By Jim Rohrer
As we approach the 50th anniversary of one of the worst tragedies in our history, the assassination of President John F. Kennedy, many theories are popping up again.
I have never been a conspiracy theorist, but I do think that the root cause of the assassination didn’t hatch in the brain of Lee Harvey Oswald. To be sure, he fired those shots on the grassy knoll that day. Many historians have documented the vitriol from those who saw the new young president as a threat to their comfortable view of the way things were. Perhaps it was these feelings that fired the assassination thoughts in the brain of the mentally disturbed Oswald.
Those who were part of the administration strongly advised the president to not go to Dallas. This quote by journalist Will Lester summarizes the mood in Texas at the time:
“The book ‘Dallas 1963’ tracks Dallas from early 1960 to late 1963 and introduces a colorful cast of Texas characters from the Rev. W.A. Criswell, who ranted about communism and integration, to Congressman Bruce Alger, who sang the praises of Gen. Robert E. Lee on the floor of Congress, to the rich oilman H.L. Hunt, who passionately agreed with both of them. Among the most dynamic of these was Maj. Gen. Edwin Walker, a daring military leader relieved of duty by Kennedy because of his increasingly outspoken views that ‘the enemy’ was taking over the country.”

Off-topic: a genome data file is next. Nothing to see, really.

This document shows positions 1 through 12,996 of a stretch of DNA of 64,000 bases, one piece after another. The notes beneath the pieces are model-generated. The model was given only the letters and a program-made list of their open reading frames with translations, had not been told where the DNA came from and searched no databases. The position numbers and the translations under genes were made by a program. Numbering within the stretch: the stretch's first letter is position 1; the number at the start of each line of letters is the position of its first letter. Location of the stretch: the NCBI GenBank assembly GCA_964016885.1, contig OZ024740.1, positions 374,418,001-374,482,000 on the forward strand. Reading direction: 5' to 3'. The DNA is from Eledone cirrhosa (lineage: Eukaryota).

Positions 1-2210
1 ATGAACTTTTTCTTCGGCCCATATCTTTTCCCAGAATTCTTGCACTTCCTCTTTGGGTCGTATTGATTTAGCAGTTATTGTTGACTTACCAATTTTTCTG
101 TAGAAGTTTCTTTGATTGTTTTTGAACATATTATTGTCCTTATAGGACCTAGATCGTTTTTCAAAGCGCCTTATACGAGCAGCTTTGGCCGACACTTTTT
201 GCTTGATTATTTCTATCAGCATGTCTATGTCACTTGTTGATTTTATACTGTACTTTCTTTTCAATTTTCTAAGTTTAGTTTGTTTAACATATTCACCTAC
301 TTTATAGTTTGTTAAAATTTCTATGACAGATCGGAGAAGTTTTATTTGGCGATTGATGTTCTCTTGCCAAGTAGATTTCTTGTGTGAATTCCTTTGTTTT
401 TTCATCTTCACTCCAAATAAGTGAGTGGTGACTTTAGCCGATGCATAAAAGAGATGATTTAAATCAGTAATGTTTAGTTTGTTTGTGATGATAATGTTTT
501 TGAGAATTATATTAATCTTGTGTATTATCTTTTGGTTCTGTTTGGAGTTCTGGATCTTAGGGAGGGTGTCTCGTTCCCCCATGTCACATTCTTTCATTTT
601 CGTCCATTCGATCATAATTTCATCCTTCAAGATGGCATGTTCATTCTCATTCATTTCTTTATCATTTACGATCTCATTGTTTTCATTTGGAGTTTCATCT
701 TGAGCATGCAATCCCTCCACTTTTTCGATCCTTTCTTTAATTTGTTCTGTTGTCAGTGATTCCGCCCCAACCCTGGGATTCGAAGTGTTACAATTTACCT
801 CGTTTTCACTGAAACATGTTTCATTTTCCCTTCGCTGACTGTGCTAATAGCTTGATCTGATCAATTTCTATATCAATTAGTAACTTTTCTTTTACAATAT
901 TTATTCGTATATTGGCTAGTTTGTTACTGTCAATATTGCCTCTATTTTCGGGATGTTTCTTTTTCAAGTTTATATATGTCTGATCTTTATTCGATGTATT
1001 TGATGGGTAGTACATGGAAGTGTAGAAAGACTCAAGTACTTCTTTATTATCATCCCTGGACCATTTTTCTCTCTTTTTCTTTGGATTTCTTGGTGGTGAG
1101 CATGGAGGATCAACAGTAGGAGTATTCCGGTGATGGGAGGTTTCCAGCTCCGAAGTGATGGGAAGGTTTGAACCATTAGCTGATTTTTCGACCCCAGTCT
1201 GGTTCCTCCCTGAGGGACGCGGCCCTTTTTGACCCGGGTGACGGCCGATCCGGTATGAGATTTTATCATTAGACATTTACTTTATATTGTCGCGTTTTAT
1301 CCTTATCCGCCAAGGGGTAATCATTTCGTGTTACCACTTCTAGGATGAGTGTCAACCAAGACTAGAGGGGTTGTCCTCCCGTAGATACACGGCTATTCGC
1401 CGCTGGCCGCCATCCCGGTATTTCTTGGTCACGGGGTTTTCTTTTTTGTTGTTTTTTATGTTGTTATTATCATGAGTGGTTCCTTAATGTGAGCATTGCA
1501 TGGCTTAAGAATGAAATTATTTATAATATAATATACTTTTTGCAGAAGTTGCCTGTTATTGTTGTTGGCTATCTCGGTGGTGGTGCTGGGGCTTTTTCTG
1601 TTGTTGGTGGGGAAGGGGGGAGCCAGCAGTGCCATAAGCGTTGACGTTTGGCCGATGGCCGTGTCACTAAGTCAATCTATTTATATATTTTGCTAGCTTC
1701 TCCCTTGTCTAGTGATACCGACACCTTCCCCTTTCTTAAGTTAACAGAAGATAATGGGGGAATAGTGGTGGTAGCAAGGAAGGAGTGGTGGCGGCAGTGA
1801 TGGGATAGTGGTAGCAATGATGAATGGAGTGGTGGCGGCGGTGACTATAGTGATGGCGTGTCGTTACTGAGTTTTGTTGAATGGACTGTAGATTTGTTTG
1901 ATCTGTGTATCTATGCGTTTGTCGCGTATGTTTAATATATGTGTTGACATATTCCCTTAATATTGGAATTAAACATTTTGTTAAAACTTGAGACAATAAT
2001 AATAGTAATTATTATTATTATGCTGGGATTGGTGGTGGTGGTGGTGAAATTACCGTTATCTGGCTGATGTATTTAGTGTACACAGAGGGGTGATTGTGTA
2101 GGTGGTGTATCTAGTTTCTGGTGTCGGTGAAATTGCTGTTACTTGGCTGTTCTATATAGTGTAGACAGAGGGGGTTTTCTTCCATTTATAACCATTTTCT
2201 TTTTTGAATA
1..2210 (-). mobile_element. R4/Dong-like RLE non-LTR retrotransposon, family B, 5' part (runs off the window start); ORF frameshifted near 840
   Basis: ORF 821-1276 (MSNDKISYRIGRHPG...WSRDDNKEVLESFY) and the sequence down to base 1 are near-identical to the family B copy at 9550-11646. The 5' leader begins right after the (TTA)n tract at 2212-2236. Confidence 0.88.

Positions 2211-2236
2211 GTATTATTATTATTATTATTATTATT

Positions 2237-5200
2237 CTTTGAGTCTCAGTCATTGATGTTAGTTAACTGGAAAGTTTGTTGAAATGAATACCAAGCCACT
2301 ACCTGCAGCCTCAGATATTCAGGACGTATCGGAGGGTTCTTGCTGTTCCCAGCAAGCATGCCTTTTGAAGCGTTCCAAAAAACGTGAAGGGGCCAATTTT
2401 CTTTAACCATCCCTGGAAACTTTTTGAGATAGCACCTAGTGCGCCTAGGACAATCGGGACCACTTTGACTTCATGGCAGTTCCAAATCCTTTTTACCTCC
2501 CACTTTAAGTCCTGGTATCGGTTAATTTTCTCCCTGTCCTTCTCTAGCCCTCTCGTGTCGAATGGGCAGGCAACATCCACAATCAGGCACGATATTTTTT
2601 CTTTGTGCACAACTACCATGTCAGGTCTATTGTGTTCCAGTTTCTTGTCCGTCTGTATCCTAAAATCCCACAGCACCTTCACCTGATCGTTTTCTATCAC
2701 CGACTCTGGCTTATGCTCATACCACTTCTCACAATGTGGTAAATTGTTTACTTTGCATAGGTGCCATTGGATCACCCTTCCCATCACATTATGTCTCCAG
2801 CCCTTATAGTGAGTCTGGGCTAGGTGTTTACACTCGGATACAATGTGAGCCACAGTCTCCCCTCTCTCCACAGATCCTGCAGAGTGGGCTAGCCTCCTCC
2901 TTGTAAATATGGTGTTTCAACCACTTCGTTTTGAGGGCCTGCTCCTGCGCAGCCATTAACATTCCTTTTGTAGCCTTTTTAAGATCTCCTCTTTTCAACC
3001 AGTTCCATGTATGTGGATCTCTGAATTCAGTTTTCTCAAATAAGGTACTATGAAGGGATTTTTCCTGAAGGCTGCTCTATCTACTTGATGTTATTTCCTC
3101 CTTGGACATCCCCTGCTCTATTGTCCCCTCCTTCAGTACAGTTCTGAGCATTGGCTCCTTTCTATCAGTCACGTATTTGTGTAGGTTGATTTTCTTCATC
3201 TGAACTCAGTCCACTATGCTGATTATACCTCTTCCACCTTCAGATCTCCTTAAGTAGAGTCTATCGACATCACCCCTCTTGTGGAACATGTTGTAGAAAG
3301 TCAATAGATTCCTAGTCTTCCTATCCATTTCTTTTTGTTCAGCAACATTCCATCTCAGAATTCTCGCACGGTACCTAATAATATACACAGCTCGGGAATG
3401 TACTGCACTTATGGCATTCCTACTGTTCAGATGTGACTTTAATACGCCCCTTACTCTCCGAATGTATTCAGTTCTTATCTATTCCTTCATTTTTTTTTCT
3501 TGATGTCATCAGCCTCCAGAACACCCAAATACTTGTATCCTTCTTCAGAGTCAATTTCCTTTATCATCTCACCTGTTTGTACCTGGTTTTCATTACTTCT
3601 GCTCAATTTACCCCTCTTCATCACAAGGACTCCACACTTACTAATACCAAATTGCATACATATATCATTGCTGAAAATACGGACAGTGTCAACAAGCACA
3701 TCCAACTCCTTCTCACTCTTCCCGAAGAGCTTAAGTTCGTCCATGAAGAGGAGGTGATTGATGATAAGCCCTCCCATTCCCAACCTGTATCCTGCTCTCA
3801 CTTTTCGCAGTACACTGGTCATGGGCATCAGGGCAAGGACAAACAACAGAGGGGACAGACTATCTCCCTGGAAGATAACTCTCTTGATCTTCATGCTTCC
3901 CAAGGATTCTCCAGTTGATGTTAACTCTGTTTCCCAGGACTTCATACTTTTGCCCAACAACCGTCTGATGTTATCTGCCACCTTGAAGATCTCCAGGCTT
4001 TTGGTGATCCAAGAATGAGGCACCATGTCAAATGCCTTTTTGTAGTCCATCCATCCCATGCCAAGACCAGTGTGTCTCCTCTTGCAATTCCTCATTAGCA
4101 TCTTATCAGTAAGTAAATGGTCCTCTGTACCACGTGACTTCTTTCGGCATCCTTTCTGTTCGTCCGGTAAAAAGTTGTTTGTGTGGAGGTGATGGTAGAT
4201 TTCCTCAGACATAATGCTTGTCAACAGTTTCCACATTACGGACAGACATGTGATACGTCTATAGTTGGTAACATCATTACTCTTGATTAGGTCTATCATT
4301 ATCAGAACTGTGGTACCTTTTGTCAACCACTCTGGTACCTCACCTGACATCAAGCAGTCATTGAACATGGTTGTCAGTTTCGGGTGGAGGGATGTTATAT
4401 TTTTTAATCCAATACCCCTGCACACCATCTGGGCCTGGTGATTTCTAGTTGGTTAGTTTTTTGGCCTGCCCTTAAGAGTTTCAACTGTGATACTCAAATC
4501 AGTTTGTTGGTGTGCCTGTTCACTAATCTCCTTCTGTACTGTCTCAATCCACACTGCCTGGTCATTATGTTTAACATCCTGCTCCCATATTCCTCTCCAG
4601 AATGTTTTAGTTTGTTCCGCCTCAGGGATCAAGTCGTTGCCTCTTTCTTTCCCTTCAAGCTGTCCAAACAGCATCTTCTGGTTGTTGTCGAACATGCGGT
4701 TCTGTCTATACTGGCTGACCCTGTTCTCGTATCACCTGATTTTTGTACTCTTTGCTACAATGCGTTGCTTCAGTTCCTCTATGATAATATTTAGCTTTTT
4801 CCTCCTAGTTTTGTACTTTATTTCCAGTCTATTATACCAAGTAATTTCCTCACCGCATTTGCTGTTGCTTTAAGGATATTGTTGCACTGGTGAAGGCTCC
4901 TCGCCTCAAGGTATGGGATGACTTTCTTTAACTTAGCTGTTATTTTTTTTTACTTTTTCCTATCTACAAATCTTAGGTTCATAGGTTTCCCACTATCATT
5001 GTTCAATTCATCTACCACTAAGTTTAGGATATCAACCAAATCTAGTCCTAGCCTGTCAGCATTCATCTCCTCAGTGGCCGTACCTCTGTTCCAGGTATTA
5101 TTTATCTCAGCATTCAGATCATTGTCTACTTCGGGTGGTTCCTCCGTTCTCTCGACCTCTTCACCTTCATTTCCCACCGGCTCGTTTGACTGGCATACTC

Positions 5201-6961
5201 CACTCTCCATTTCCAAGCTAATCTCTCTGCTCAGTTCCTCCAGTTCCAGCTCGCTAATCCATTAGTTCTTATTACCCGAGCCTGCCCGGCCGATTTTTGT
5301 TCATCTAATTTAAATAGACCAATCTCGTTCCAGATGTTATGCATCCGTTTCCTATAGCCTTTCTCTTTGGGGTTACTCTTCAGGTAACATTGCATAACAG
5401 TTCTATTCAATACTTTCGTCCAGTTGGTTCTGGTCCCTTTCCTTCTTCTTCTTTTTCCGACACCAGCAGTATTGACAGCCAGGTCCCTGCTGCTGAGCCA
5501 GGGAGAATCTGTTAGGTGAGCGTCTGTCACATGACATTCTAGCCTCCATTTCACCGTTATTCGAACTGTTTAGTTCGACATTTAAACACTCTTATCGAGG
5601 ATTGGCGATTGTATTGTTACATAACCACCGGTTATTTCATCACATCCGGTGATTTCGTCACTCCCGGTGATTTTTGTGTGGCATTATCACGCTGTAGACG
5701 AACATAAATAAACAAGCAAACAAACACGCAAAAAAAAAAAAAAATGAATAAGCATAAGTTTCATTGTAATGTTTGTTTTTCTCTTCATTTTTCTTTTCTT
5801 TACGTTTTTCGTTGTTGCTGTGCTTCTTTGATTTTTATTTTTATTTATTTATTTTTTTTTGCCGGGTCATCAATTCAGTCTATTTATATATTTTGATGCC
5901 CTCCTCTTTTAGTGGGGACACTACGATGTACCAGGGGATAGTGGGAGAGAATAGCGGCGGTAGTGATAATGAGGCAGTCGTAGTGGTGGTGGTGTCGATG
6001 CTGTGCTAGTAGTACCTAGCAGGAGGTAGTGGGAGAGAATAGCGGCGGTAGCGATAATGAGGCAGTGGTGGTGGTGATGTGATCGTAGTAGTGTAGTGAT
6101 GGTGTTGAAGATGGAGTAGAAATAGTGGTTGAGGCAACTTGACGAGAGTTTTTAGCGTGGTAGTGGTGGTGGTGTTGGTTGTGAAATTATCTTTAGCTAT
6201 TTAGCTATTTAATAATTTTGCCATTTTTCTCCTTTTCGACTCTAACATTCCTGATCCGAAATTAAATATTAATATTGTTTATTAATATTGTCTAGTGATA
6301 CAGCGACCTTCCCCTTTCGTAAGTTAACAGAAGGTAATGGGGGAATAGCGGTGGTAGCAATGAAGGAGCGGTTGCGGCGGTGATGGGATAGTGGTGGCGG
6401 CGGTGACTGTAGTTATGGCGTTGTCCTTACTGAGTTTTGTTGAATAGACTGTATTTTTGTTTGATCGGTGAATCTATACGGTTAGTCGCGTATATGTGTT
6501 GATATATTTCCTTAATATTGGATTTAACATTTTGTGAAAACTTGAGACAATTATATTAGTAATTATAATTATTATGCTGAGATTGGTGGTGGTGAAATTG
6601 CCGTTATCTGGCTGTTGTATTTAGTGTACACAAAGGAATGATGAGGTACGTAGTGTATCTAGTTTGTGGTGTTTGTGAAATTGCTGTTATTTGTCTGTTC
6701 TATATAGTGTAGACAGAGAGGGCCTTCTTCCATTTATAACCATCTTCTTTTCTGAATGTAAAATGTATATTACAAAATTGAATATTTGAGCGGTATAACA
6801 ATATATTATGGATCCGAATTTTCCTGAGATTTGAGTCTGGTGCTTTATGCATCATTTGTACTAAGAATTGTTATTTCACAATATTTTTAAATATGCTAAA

Our country has always had differences of opinion and a diversity of views, but as I read this book, it’s clear to me that our differences have deteriorated into a lack of respect for the other side, much like the climate in 1963. If you don’t believe it, watch the talking heads on so-called cable news shows. They raise their voices in disrespect for the alternative point of view, and it’s clear that they aren’t interested in honest discourse.
After President Kennedy died, we had a period of time when the sadness of the horrible event seemed to bring us together as a nation. As I reflect on it now, 50 years later, I believe that vitriol killed our president and robbed us of his legacy. I wish for a time when we realize that we are a greater nation when we work together than when we widen our divisions.
As spokesman for a nonpartisan America, Michael Smerconish likes to say, “I want to start a conversation, not have the last word.”
Jim Rohrer of Evergreen is a business consultant and author of the bi-books “Improve Your Bottom Line … Develop MVPs Today” and “Never Lose Your Job … Become a More Valuable Player.” Jim’s belief is that common sense is becoming less common. (More about Jim at www.theloyaltypartners.com.)